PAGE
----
347 replies to this topic
Posted 16 May 2003 - 05:34 PM
Nadda. Man I wish this would clear up.
NONE of what I type, should be taken as financial advice.
And when you loose control, you'll reap the harvest that you've sown
And as the fear grows, the bad blood slows and turns to stone
And it's too late to loose the weight you used to need to throw around
So have a good drown, as you go down, alone
Dragged down by the stone.
Posted 16 May 2003 - 05:37 PM
Friends of mine in the bond pits say a lot of the short squeezing of the junk stocks is a result of hedges blowing up on convertible bond arbitrage plays.
Yet another leveraged trade, supposedly "perfectly hedged", blowing up due to "intermarket relationship distortions" caused by Al Green's "unconventional measures."
The perfect COSMIC JOKE.
Al Green's attempt to "save" the market ends up blowing up a lot of hedge funds, causing further "maladjustments and distortions", which get the momentum players "piling on" to join the Animal Planet Herd, which only aggravates the distortions further, pushing the Program Robots to failure.
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The Weimar Run: Bullphoria!!!!
Posted 16 May 2003 - 05:40 PM
Actually it probably still does, but with considerable time delay. GE, GM, WMT, MSFT have been lagging the SPX. These stocks all have large foreign holders. One hypothesis is that foreigners have been selling these stocks as the $peso has been sliding. Generally liquidating there US equity holdings.
This may have broader implications at some point since the stock market and economy as a whole are dependent on foreign inflows.
Posted 16 May 2003 - 05:43 PM
Haven't fully backtested this, but it seems like all you need to do is pick up (buy) any supermodel at 10:30 a.m. and send her home (sell) at the close.
Doesn't require an overnight hold, or even any thought.
Might as well put the Atomic Particle Accelerator to work.
Posted 16 May 2003 - 05:59 PM
Someone (roq?) mentioned Mizuho buying of US Treasuries directed by the BOJ . . .
Excerpt: Japan Underpins U.S. Bond Market Despite Weak Dollar
Saturday, May 17, 2003
TOKYO (Nikkei)--The U.S. bond market remains strong despite a downward trend in the value of the dollar, and Japan may deserve the credit.
According to some bond market traders, the strength of the U.S. bond market is being driven by two factors, both related to Japan: the continued high level of investment in foreign bonds by Japanese investors and the fact that foreign currency reserves piled up by the Bank of Japan in recent interventions to curb yen appreciation are being put into U.S. Treasury securities.
The upshot is that the Japanese public and private sectors are helping to support the U.S. bond market even amid a move out of dollar-denominated assets by Middle Eastern investors and others.
The dollar edged up against the yen in Tokyo trading Friday, reaching the 116 yen level. The perception that the yen will head higher remains strongly rooted in the foreign exchange market here, but repeated moves by the BOJ to sell yen for dollars since May 8 appear to have checked yen appreciation for the time being.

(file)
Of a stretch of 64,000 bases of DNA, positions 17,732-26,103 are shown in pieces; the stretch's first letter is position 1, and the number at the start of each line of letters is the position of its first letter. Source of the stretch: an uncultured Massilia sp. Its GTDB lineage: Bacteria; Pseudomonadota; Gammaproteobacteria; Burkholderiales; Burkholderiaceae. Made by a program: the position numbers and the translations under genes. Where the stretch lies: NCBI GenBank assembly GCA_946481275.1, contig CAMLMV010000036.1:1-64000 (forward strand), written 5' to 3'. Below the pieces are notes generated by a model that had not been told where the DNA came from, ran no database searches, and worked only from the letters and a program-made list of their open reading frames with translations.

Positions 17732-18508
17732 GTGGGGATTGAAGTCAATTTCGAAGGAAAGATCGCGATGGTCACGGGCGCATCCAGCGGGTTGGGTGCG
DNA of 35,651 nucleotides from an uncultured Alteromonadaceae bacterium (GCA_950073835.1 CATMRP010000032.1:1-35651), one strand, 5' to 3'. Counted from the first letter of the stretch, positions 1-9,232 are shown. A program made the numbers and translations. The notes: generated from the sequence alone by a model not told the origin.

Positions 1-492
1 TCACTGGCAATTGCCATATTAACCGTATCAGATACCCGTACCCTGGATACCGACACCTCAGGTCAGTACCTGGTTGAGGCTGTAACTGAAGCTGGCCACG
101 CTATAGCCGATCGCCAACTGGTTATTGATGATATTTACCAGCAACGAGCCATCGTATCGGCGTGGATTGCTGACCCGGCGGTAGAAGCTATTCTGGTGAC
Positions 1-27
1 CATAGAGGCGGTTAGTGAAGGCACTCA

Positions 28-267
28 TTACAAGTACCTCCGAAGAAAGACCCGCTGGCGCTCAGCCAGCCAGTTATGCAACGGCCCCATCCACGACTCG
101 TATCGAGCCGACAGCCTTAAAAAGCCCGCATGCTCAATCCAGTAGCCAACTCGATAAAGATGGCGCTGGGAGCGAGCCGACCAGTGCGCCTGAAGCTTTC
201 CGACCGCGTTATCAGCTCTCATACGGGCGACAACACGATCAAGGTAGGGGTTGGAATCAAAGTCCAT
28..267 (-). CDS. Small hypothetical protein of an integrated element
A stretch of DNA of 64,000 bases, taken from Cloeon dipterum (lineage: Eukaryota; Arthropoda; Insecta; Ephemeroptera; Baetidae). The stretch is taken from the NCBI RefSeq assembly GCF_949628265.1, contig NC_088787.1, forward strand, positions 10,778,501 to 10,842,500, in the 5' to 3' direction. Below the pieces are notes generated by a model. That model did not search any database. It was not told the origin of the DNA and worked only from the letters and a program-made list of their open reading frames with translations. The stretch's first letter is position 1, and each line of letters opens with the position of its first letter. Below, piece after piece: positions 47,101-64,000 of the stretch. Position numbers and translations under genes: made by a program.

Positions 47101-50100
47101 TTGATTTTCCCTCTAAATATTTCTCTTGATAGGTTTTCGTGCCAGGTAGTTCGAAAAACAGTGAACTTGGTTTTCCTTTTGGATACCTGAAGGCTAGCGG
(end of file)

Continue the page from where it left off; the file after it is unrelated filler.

A spike in current-account deposits kept at the BOJ suggests that the cumulative size of the interventions since May 8 has reached around 3 trillion yen, according to one major U.S. bank.
The BOJ interventions appear to have given a boost to the U.S. Treasury's quarterly refunding last week, largely because Japan is channeling foreign currency reserves obtained by the BOJ into U.S. Treasury securities. Certain major U.S. brokerages bid aggressively at the bond sales as if in anticipation of heavy buying from Japan.
Some market participants are focusing on what they see as a trend for nations other than Japan to sell U.S. Treasuries. Members of the Organization of Petroleum Exporting Nations (OPEC) sold off 5.7 billion dollars of U.S. Treasuries in February ahead of the war against Iraq. Investors from France, Canada and other countries also sold Treasuries in February.
As a result, Japan stands out as the one solid overseas pillar of the U.S. Treasuries market.
(The Nihon Keizai Shimbun Saturday morning edition)
Posted 16 May 2003 - 06:00 PM
One of the "Big 7" banks in Japan fails . . . formed by a merger between two failing banks . . .
Excerpt: Resona To File For Y2tln From Govt, Faces Nationalization
TOKYO (Nikkei)--Resona Group, anchored by Resona Holdings Inc. (8308), solidified plans Friday to file for an emergency injection of public funds totaling about 2 trillion yen, The Nihon Keizai Shimbun has learned.
The move would amount to the effective nationalization of Resona Group by the government.
Resona Group made the decision after concluding that its regulatory capital ratio had fallen below the 4% line that is considered a minimum floor for domestic banks that do not have international operations. The top executives of the group, including Resona Holdings President Yasuhisa Katsuta, are expected to resign to take responsibility for the failure.
The government will convene a financial crisis council on Saturday to approve the capital injection, and decide on deposit protection measures and other emergency steps in accordance with Article 102 of the Deposit Insurance Law.
The government and the Bank of Japan are committed to ensuring that Resona Group's capital shortfall does not turn into a wider financial system crisis.
The BOJ, for its part, is expected to cooperate by providing special loans designed to ensure that the Resona Group does not experience a crippling cash crunch.
The Resona Group filing will be the first-ever test of emergency assistance made under the Deposit Insurance Law.
According to sources familiar with the matter, Resona Group's capital ratio sank to about 3.5% as of March 31. Until now, Resona Group has maintained that its capital ratio was around 6%. But the group's independent auditors made the case that the figure should be revised downward because the group had overvalued its deferred tax assets, a key component of its shareholders' equity.
Resona Holdings' Katsuta will meet with Economics and Financial Services Minister Heizo Takenaka to discuss the situation on Saturday. The Financial Services Agency will report to Prime Minister Junichiro Koizumi the same day, after Koizumi returns to the country from an overseas trip.